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This is a big, waterfront restaurant where dressed-up people eat pasta while sitting on velvet chairs or, if they’re lucky, under a covered patio. Cecconi’s is in the bottom of Dumbo House (AKA the Soho House with a nice pool deck), and it's basically a totally decent hotel restaurant. The menu is Italian, with options like pasta, pizza, and, of course, tuna tartare.


The only way Celestine could be closer to the water is if it were on a boat, so it’s best if you can get a seat outside or near the window. This restaurant in Dumbo has a great view of the Manhattan Bridge, and it's the perfect place to book a last-minute table for an important meal that you forgot to plan. The Eastern Mediterranean food—mezze, octopus, branzino, etc.—gets the job done, and the riverside setting feels special-occasion worthy.


If you want to take the '90s revival trend and translate it to your next nice dinner, you might as well do so at the River Cafe. The food at this special-occasion spot in Dumbo is prepared well, even if it’s a bit uninspired—but the real draw is the picturesque view from the main dining room, which is as close to eating in the East River as you can get. Dinner is a fixed-price three-course situation, and afterwards you can take a stroll in their private garden. It looks like it was airlifted from a Thomas Kinkade painting, complete with fairy lights in every tree. 


There are lots of overpriced, overrated spots in Dumbo, but Butler isn’t one of them. This all-day cafe is our go-to for a leisurely weekday breakfast, a lunch with a laptop, or pastries and iced coffee before a walk along the waterfront. The wifi is fast, there are ample outlets, and the staff won’t give you side-eye if you hang out and take Zoom meetings for a few hours. This is also a great low-key brunch spot if you don’t want to have to put on a whole outfit or make a reservation on a weekend morning. 


Everything at this Palestinian spot (the sister restaurant to Ayat) feels intentional, and you get the impression that a lot of effort went into the details. We suggest you try the ouzi lamb, the bamia, and a few of the eight flatbreads topped with everything from shawarma to pistachio. The flatbreads are dangerously cheesy (Chester Cheetah voice), and therefore undeniably good, but we find that they’re best utilized as drinking snacks—which brings us to our next point: This restaurant is BYOB.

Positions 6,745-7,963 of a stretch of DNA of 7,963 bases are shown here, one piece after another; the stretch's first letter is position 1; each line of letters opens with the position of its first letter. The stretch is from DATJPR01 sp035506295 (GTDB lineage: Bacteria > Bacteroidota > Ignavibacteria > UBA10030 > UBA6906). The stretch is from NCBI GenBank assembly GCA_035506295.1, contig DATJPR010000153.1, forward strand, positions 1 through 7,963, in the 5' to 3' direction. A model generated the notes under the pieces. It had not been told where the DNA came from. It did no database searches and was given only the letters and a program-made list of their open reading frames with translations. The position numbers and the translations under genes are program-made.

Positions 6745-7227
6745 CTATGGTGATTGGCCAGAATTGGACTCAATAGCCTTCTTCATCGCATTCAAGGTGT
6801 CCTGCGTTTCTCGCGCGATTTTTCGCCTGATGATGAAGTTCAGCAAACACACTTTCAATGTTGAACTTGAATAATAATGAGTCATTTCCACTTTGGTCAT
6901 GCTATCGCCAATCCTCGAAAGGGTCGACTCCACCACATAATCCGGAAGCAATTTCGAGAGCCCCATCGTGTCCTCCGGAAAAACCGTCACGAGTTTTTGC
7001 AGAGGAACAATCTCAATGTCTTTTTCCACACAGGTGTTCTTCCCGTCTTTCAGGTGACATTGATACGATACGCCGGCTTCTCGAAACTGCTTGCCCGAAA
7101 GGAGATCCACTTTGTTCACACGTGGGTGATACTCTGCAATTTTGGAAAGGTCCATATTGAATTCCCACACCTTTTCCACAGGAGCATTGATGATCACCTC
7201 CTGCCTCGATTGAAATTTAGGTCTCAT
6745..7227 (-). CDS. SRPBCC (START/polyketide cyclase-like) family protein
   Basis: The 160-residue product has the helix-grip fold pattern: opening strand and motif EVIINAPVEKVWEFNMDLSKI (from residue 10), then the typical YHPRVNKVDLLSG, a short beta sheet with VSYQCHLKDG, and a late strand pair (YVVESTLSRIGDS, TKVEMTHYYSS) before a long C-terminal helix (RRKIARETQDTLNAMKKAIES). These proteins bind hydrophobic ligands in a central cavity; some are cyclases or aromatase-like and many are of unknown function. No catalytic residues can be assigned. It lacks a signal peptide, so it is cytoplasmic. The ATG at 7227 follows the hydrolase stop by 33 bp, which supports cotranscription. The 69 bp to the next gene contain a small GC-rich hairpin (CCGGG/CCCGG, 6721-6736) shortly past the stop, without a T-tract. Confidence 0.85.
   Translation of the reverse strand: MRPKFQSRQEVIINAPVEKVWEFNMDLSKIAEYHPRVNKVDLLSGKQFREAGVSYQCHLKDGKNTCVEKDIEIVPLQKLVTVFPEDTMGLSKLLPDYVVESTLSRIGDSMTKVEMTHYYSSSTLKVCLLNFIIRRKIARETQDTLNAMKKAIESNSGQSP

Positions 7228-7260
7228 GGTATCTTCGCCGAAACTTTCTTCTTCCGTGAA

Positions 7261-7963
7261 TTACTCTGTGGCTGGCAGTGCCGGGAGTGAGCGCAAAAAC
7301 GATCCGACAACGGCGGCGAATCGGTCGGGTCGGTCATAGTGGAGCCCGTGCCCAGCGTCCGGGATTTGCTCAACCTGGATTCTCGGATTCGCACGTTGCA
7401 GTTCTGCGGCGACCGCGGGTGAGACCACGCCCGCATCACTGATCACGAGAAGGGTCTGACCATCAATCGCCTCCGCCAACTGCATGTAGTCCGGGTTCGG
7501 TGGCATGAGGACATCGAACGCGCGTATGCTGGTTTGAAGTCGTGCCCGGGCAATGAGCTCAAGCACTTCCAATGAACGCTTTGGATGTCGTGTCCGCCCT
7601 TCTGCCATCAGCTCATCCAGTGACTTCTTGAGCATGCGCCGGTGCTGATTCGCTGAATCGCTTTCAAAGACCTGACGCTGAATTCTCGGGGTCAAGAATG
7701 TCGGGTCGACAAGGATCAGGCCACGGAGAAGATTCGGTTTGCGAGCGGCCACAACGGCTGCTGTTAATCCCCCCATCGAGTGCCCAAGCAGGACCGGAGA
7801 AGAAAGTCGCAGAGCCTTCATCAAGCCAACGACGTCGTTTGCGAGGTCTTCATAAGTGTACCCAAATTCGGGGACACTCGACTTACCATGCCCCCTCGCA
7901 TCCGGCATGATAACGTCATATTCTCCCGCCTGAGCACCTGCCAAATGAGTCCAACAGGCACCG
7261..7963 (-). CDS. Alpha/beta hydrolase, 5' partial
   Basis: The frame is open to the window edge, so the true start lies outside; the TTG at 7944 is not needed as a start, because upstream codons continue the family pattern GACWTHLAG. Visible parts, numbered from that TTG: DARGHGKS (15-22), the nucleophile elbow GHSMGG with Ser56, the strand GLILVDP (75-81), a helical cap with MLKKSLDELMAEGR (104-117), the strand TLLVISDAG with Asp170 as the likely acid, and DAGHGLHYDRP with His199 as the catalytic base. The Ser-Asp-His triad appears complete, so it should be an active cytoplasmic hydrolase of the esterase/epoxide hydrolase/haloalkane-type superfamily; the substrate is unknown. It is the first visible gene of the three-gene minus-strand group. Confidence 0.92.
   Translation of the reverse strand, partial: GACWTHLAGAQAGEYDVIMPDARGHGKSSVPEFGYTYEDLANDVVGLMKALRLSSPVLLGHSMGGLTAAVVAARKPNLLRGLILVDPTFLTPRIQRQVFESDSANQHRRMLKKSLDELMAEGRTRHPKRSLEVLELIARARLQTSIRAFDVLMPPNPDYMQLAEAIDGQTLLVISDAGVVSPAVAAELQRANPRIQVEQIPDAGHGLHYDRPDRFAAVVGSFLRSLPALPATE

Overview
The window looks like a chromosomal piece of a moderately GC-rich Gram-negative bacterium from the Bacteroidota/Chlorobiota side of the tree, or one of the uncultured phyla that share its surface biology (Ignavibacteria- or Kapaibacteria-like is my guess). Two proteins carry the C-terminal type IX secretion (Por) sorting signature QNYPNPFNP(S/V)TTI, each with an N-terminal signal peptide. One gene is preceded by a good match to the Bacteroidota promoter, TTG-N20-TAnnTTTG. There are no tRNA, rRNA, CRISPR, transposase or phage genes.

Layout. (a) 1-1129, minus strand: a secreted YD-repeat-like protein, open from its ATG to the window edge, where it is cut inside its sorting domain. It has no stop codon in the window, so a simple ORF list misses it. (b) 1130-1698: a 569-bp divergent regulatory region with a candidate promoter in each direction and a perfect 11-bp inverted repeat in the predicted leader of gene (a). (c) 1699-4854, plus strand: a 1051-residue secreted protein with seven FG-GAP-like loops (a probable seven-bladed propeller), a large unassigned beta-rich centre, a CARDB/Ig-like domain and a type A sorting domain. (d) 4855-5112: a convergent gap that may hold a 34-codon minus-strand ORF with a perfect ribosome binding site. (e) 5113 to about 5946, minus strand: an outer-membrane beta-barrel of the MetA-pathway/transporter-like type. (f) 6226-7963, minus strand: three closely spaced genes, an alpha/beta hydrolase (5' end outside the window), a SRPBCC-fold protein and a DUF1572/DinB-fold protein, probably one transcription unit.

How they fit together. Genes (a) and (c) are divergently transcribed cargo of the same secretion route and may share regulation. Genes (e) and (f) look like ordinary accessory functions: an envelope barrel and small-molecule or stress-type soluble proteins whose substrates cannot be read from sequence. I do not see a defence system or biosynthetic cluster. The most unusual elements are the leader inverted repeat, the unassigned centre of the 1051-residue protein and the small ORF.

The Osprey isn’t just another overpriced waterfront hotel restaurant. While it is pricey, in a hotel, and on the waterfront, the food here is legitimately good. Start by ordering the pull-apart roll with salmon rillettes topped with Ossetra caviar. (It’s $45 bread, but it's worth it.) It’s easy to get a walk-in or a last-minute reservation, even for a big group, so this is a great option to have in your back pocket. Time your dinner right and you’re just steps away from the ideal post-meal walk to take in the sunset from Brooklyn Bridge Park.


If you thought you had to ride the F train into Manhattan for decent dim sum, think again. This Brooklyn Heights dumpling shop makes everything in house, from hand-pulled noodles to extremely cute mushroom-shaped bao filled with, yes, an assortment of mushrooms. Start with the chef’s choice assortment of dumplings so you can pick your favorites before going in on a larger order. We’re obsessed with the chicken and cabbage dumplings, which have pretty blue detailing thanks to butterfly pea flower in the dumpling wrapper. The xiao long bao here are on par with some of our favorites in Manhattan and Flushing, with thin skins and a good soup-to-meat ratio. The space is cute, too.


Whichever restaurant you choose from this list, be sure to save room for a stop at Amai Bā. They make their ice cream on site, with flawless texture and flavors that pack some serious punch. We haven’t been able to stop thinking about the Monkey Business (banana and chocolate swirl with crushed macadamia nuts) and Matcha Chip flavors since the first time we had them. Even their vanilla is better than most vanilla ice creams, with a creaminess that plays particularly well with espresso in the form of an affogato. Amai Bā also serves locally-roasted coffee, which might just be the excuse you need to have some ice cream before noon.